I still struggle with anxiety.  But it’s not something that defines me anymore.  And I still struggle with not feeling guilty over having anxiety or experiencing other “negative” emotions.  But the greatest freedom I’ve found in life is when I let go of the guilt & just allow myself to feel whatever it is I’m feeling at that moment.  I have found that these so-called negative emotions leave a lot faster when I just admit what I’m feeling instead of trying to force myself to feel some other way out of guilt.  I don’t know if anyone else struggles with this or if it’s just me.  But I don’t think I’m that unique so I’m sure there are others out there fighting this battle too.  And I hope that if you’re one of those people & you’re reading this that you will be encouraged to move past the guilt & to learn to just enjoy being alive.  We all have our inner battles & we all have bad days because of them.  But as long as we don’t allow those days to define us we are winning. 

P.S. Whether you struggle with any particular mental illness or not, I strongly encourage everyone to consider seeing a counselor or therapist at least once in your life.  As a friend of mine once told me, we can all benefit from having someone to vent to who isn’t emotionally attached to us because no matter how “perfect” our lives may be, we all have issues we could benefit from discussing with an impartial mind.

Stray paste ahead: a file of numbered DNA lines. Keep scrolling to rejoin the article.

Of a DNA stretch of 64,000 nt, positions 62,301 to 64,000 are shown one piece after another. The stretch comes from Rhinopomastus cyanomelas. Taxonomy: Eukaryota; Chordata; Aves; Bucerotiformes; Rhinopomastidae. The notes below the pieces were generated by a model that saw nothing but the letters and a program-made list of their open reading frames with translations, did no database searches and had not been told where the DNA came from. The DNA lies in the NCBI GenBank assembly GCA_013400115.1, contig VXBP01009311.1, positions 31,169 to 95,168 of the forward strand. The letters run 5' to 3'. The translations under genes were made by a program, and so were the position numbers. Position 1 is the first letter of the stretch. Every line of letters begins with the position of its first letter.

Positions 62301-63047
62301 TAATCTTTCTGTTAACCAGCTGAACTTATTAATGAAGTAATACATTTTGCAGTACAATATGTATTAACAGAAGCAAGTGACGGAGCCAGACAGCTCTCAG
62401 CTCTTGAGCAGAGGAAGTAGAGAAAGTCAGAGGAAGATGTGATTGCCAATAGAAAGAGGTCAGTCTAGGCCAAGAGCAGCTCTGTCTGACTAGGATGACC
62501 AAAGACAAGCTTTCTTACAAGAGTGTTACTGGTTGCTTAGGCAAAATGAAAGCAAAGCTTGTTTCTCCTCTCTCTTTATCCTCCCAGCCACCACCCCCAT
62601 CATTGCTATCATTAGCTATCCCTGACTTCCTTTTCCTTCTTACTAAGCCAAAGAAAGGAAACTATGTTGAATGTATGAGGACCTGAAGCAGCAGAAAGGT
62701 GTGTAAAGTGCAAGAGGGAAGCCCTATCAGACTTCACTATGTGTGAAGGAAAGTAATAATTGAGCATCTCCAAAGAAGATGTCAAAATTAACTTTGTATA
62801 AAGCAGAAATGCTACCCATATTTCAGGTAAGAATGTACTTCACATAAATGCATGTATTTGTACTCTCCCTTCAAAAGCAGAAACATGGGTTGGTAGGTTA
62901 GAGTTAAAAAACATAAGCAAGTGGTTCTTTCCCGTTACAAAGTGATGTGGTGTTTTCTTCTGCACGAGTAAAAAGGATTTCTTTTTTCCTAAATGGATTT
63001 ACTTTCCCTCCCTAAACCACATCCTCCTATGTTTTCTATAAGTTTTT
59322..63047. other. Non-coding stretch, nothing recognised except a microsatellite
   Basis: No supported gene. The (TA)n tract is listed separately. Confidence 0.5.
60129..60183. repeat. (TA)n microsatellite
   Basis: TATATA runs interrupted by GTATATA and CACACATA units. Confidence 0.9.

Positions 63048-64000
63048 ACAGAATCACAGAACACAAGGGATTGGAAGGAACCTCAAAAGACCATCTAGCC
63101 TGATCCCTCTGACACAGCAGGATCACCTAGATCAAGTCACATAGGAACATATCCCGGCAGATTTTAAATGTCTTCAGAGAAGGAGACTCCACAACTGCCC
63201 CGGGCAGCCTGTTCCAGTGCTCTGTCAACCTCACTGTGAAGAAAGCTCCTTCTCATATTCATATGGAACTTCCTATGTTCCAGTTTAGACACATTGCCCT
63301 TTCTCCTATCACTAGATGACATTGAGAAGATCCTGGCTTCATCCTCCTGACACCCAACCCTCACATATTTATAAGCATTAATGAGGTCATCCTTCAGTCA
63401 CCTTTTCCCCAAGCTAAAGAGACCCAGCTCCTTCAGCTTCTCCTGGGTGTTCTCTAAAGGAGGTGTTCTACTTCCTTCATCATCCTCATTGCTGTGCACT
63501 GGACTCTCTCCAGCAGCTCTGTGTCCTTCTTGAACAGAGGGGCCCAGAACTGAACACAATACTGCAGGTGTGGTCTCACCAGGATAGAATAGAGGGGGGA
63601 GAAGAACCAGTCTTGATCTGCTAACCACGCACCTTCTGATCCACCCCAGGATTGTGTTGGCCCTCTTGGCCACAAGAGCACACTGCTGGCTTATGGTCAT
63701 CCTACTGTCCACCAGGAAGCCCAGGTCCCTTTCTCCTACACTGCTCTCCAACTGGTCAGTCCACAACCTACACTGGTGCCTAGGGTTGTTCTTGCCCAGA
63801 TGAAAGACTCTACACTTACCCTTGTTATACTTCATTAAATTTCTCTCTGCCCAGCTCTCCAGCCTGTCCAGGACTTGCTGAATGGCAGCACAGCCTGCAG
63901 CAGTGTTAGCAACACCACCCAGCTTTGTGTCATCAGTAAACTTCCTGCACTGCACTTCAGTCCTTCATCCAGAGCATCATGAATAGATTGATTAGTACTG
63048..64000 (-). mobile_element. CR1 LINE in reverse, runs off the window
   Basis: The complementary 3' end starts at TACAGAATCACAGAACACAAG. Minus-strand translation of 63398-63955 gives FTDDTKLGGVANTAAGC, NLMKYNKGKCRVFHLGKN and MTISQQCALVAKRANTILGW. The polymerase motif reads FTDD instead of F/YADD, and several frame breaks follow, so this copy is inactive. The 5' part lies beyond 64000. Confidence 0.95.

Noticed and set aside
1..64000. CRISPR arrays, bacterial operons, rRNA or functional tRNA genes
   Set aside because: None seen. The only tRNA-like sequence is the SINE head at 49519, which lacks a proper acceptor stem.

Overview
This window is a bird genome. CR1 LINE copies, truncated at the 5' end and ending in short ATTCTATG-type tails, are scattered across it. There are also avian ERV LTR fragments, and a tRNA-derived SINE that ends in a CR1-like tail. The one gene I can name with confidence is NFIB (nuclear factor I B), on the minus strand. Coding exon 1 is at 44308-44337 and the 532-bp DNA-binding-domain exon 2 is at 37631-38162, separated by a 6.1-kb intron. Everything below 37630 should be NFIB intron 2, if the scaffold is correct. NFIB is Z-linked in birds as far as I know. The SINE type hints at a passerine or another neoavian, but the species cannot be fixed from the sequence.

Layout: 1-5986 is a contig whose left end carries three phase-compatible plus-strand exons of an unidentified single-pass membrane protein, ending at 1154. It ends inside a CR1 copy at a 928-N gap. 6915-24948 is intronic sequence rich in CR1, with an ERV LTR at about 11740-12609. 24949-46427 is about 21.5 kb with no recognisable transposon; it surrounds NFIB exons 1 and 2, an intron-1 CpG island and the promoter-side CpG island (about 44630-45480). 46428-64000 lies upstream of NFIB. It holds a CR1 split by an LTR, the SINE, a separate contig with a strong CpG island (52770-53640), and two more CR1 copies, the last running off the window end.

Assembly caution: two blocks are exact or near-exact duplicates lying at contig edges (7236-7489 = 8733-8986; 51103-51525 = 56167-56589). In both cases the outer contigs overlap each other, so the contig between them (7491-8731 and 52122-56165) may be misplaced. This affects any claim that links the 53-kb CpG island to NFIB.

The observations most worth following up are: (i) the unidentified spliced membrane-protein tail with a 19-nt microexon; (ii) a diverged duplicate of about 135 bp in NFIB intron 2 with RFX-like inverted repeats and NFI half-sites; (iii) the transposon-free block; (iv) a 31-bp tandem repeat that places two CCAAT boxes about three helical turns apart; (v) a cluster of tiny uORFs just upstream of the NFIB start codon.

I’m Not Afraid of Getting Old

Last week I traveled to Virginia to visit one of my best friends & attend a concert with her. After the concert as we were walking back to our cars we started talking about getting older & I told her something that I’ve been thinking about a lot lately. I don’t fear getting older because to me it just seems like I’m “growing into my age.” To my great relief she completely agreed with me. (I’ve always said the way I know I’ve made a great friend is when they can relate to my weird ideas & thereby make me feel less crazy.)

age is just a number

Basically my whole life, certainly since I was 16 or thereabouts, people have always thought I’m older than I actually am. I remember during my first few weeks at college so many people were shocked when they discovered that I was only a freshman, & even as a nurse people always seem to assume I’m older & more experienced than I am. Quite a few people in my life, both my age & decades older than me, have told me that I have “an old soul.” I’ve always taken this as a compliment; some certainly meant it that way, others perhaps not.